Dutch men attempted to smuggle two tonnes of cocaine into Europe, jury told
Two Dutch men attempted to smuggle two tonnes of cocaine worth more an £130 million into Europe on a sailing yacht, a court heard.
Border Force officers intercepted the SY Marcia in the western approach to the English Channel, where it had allegedly been heading to Belgium with its cargo.
The boat was taken to the Cornish port of Newlyn, where officers discovered a hidden compartment on board – concealing 1,161 blocks of cocaine weighing 2.1 tonnes.
Bristol Crown Court heard the two men on the yacht – Maarten Pieterse, 59, and Emile Schoemaker, 45 – were charged with being knowingly concerned in the carrying or concealing of a controlled drug on a ship contrary to the Misuse of Drugs Act.
A jury was told Pieterse, the owner of the ship, has admitted the offence, while Schoemaker has pleaded not guilty and denies knowing the cocaine was on board.
Richard Posner, prosecuting, said the Crown’s case “in a nutshell” was that Schoemaker, of Antwerp, was a drugs smuggler.
Mr Posner told the jury that a team of Border Force officers from HMC Vigilant boarded the Marcia on July 18 last year.
“The boat arrived at Newlyn harbour the following morning,” Mr Posner said.
“Mr Pieterse and Mr Schoemaker were taken into custody and taken to a nearby police station.
“Meanwhile, other officers searched the boat and found the hidden compartment underneath some matting at the back of the boat.
“It took officers the best part of a day and a half to unload the cocaine. In total, 1,161 blocks of compressed cocaine weighing a total of 2,117kg – 2.1 tonnes – had been discovered.”
Mr Posner said data found on the yacht showed it had arrived in the Azores from the Netherlands in May 2017, with Schoemaker listed as a member of the crew.
It then headed to the Canary Islands and moved around there until August 2017, when it sailed to the Azores and stayed there for the winter.
Marcia left for the Canaries in May 2018 and was in that vicinity in June 2018.
There is no evidence of it reaching land until the following month, July, when it arrived back in the Azores.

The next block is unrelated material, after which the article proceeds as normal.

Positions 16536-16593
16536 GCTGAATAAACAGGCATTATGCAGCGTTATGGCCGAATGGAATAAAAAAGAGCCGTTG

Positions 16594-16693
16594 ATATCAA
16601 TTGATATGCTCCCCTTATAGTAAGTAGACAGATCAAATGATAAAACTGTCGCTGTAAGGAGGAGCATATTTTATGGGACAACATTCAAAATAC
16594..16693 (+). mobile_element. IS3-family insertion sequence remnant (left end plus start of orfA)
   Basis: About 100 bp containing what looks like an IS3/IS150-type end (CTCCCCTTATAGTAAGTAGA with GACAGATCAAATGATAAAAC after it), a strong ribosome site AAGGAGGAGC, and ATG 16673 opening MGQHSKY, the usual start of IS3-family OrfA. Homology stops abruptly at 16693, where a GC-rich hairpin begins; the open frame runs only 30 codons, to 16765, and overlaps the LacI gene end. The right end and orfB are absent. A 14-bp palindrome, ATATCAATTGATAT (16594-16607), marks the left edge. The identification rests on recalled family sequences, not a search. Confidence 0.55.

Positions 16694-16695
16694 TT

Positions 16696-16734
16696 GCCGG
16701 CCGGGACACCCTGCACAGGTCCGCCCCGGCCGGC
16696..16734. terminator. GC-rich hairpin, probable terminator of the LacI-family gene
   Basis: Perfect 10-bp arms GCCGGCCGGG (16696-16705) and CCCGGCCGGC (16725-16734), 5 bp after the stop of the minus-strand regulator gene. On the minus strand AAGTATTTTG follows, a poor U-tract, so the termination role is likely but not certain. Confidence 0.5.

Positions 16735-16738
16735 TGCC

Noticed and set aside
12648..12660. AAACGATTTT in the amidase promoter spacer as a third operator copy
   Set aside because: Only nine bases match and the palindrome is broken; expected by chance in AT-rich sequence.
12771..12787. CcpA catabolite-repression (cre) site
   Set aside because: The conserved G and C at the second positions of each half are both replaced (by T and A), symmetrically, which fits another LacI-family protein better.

Messages were found on a Garmin inReach Explorer, a satellite communication device, left on a desk in Shoemaker’s cabin of the boat.
These included messages between a man called “Hans” – from the Marcia – to a woman called “Wendy” using a Dutch mobile phone.
Mr Posner said that between June 14 and 21, when the yacht was in the Atlantic, a number of messages were exchanged.
“There is fragmented talk of a brass band being ready to go, the 93rd birthday party of someone purporting to be Auntie Ann, a reunion at Schiphol Airport, Amsterdam on Friday 22nd June 2018 and a lot of candles,” he told the jury.
He suggested this was in fact a plan for the yacht to receive 93 bags containing “vast quantities” of cocaine on June 22.
“To move that large and expensive a shipment on the high seas is hard work,” Mr Posner said.
“It requires a line between both boats and at a safe distance so as not to damage either or both vessels beyond repair to transfer this multimillion-pound investment carefully.”
He said it would require “all hands on deck” to load the yacht with the cocaine and hide packages in the secret compartment.
“Both men needed to work together to load that much cocaine onto their yacht on the high seas. They were acting together,” Mr Posner added.
Shoemaker claims to know nothing about the cocaine and insists he is not a drugs smuggler.
“He says he was just an innocent man on a working holiday, in the wrong place at the wrong time,” Mr Posner said.
The trial continues.